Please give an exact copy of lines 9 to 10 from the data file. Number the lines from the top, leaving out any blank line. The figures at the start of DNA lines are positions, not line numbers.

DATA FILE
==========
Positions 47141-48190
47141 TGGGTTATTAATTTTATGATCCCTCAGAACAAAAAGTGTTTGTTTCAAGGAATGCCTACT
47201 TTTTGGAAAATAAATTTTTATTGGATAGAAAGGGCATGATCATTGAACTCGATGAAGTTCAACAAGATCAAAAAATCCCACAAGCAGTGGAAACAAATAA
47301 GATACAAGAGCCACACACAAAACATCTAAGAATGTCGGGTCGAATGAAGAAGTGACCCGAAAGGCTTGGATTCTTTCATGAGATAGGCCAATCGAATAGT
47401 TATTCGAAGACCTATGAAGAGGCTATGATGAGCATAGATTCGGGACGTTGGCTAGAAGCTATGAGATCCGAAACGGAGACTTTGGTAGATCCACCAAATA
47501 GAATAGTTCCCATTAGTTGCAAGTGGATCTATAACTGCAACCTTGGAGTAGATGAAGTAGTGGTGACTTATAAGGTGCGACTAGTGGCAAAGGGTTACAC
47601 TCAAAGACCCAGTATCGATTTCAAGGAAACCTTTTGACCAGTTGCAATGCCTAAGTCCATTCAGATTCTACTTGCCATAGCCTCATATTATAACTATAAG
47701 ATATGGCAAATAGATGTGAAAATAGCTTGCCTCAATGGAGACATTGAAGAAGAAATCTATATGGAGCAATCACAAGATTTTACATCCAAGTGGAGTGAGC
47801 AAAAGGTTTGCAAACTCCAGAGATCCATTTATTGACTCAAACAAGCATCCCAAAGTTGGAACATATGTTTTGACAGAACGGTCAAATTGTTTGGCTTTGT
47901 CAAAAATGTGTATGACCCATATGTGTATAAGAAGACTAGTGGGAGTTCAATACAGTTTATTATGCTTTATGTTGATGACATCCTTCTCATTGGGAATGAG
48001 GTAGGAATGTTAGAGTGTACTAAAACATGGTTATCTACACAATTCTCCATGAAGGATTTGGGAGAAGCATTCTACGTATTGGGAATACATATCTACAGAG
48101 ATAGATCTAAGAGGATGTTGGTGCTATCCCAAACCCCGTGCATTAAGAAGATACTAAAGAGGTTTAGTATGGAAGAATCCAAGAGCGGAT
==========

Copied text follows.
47801 AAAAGGTTTGCAAACTCCAGAGATCCATTTATTGACTCAAACAAGCATCCCAAAGTTGGAACATATGTTTTGACAGAACGGTCAAATTGTTTGGCTTTGT
47901 CAAAAATGTGTATGACCCATATGTGTATAAGAAGACTAGTGGGAGTTCAATACAGTTTATTATGCTTTATGTTGATGACATCCTTCTCATTGGGAATGAG